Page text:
An easy, pain-free way of testing for diabetes would be welcome, Dr. David Newman, an endocrinologist with Sanford Health in Fargo, said Thursday, Jan. 31.

Dr. David Newman
Dr. David NewmanSanford Health / Special to The Forum

The finger prick blood tests diabetics do to monitor their condition are inconvenient and some patients say they hurt. They may also be done up to 10 times a day, Newman said.

Given that the testing sticks can cost $1 or more, the testing can be a financial burden for some people as well, he said.

Newman said it can also be a “struggle” to get people to bring in the results of their finger prick testing.

While some testing devices work well with smartphones, others don’t, he said. So people have to bring in their testing meters to get that information downloaded, “which is inconvenient to the patient.”

Newman is not sure if Wang’s device could be an effective daily monitor. But he said It could be useful for a patient to know if they should be seen immediately, for example, if they’ve developed a condition such as diabetic ketoacidosis.

“I think it’s all about convenience. Anything we can do to make diabetes care more convenient, is a big win for the patient and provider,” Newman said.

For her part, Wang said she’d welcome working with area doctors to refine her diabetes monitor.

She adds that nanosensors may also find other applications, such as in cancer detection or for monitoring air or water pollution.

“There’s lots of (potential) applications,” Wang said.

Diabetes by the numbers

According to the Centers for Disease Control’s 2017 National Diabetes Statistic Report:

  • About 30.3 million people of all ages, or 9.4 percent of the U.S. population, had diabetes in 2015. That total includes 30.2 million adults (ages 18 and older), or 12.2 percent of all U.S. adults, of which 7.2 million didn’t know they had diabetes or didn’t report it.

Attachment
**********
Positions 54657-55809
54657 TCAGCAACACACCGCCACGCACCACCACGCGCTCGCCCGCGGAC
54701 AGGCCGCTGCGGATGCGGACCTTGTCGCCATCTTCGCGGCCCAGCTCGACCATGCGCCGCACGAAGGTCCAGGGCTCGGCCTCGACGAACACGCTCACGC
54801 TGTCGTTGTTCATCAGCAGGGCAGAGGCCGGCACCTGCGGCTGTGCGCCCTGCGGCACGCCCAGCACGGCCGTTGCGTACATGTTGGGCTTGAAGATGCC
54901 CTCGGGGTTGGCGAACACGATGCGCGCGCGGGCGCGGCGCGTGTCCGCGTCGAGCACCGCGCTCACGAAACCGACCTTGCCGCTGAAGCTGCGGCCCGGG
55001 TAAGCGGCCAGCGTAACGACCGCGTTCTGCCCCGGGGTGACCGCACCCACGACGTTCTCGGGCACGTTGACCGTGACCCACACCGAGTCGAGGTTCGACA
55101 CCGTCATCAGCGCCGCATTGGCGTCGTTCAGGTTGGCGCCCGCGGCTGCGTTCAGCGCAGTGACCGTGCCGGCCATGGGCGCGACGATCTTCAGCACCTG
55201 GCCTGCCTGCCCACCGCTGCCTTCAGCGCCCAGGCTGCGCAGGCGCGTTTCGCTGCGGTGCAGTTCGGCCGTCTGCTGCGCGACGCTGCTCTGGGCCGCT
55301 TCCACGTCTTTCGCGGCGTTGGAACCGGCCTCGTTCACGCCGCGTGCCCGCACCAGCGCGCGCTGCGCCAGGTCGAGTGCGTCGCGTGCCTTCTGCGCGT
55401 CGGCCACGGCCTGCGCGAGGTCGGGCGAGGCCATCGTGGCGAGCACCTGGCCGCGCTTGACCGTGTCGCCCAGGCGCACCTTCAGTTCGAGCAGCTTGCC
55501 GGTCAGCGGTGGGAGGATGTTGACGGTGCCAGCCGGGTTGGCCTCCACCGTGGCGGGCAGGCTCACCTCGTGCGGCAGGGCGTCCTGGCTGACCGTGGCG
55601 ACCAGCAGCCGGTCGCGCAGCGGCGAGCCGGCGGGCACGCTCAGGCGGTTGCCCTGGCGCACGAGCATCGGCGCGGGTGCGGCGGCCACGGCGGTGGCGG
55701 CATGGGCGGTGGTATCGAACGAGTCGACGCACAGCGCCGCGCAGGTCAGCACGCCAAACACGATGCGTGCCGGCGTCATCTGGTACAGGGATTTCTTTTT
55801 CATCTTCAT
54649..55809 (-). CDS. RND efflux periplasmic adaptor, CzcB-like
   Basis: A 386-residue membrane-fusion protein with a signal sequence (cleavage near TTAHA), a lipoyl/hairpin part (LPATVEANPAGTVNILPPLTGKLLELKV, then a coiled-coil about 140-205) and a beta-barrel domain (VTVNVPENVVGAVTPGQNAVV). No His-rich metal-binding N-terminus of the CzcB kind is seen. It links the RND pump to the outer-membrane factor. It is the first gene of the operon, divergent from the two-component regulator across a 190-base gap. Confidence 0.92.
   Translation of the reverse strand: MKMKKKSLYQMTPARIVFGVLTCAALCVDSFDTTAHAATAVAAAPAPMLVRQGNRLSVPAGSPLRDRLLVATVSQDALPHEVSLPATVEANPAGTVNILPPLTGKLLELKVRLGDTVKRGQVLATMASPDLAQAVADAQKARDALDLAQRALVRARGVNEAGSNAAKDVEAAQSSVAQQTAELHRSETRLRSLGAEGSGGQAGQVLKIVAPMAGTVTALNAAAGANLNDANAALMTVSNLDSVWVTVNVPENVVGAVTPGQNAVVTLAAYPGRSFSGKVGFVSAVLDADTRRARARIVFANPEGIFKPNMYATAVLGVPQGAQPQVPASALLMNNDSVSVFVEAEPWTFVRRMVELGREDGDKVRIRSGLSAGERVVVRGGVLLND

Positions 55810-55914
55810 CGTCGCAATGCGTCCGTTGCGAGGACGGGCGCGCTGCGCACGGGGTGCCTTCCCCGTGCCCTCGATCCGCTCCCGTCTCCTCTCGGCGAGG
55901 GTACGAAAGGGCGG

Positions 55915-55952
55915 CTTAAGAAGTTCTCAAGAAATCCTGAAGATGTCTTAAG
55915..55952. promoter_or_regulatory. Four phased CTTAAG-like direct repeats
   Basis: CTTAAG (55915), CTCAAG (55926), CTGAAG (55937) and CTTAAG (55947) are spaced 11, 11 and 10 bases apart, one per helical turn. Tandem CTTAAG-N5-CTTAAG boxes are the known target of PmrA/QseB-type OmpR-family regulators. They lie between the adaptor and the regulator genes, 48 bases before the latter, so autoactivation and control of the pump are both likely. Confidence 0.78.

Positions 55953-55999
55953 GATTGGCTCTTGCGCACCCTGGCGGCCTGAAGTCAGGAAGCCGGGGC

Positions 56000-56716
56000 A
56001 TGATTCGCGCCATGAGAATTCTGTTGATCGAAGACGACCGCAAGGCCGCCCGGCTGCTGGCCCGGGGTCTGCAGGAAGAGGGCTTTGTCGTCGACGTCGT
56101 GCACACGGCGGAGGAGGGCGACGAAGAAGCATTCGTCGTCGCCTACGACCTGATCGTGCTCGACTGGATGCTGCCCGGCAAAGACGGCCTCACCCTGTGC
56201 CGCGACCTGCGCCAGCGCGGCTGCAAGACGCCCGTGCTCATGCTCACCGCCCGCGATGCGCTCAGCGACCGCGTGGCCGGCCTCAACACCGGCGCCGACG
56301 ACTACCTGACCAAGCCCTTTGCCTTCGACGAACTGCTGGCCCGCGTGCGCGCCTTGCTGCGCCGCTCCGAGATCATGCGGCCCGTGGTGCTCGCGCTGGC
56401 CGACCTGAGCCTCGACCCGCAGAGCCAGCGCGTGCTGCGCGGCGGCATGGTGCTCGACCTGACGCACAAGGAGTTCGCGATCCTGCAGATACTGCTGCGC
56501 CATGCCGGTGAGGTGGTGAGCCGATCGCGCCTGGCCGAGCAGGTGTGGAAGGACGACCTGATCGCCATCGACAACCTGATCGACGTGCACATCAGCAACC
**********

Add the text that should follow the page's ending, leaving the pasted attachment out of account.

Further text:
• The percentage of adults with diabetes increases with age, hitting 25.2 percent for those 65 years old or older.
  • American Indians and Alaska Natives had the highest prevalence of diagnosed diabetes for men (14.9 percent) and women (15.3 percent.)
  • The prevalence of diabetes varies by education level, which is an indicator of socioeconomic status, the CDC reported. About 12.6 percent of adults with less than a high school education had diagnosed diabetes, versus 9.5 percent of those with a high school education and 7.2 percent with more than a high school education.
  • Counties in the southern and Appalachian regions of the U.S. tend to have the highest prevalence of diagnosed diabetes.

What is diabetes

  • Type 1 diabetes, once known as juvenile diabetes, is a chronic condition in which the pancreas produces little or no insulin, the Mayo Clinic reports. Insulin is a hormone needed to allow sugar (glucose) to enter cells to produce energy.

Different factors, including genetics and some viruses, may contribute to Type 1 diabetes. Although Type 1 diabetes usually appears during childhood or adolescence, it can develop in adults. There is no cure and treatment focuses on managing blood sugar levels with insulin, and diet and lifestyle changes to prevent complications.

Symptoms can appear suddenly and include: increased thirst, frequent urination, bed-wetting in children who previously didn't wet the bed at night, extreme hunger, unintended weight loss, irritability and other mood changes, fatigue and weakness, and blurred vision.

  • Type 2 diabetes is the most common version of diabetes, the American Diabetes Association reports. With Type 2 diabetes, your body either resists the effects of insulin or doesn't produce enough insulin to maintain normal glucose levels.

Type 2 diabetes used to be known as adult-onset diabetes, but today more children are being diagnosed with the disorder, probably due to the rise in childhood obesity. Losing weight, eating well and exercising can help manage the disease. If diet and exercise don't manage your blood sugar well, you may also need medications or insulin.

  • Gestational diabetes develops during pregnancy. Gestational diabetes causes high blood sugar that can affect your pregnancy and your baby's health, the Mayo Clinic said. Expectant women can help control gestational diabetes by eating healthy foods, exercising and, if necessary, taking medication. Controlling blood sugar can prevent a difficult birth and keep mother and child healthy. Blood sugar levels usually return to normal soon after delivery, though someone who has had gestational diabetes is at risk for Type 2 diabetes, the Mayo Clinic reports.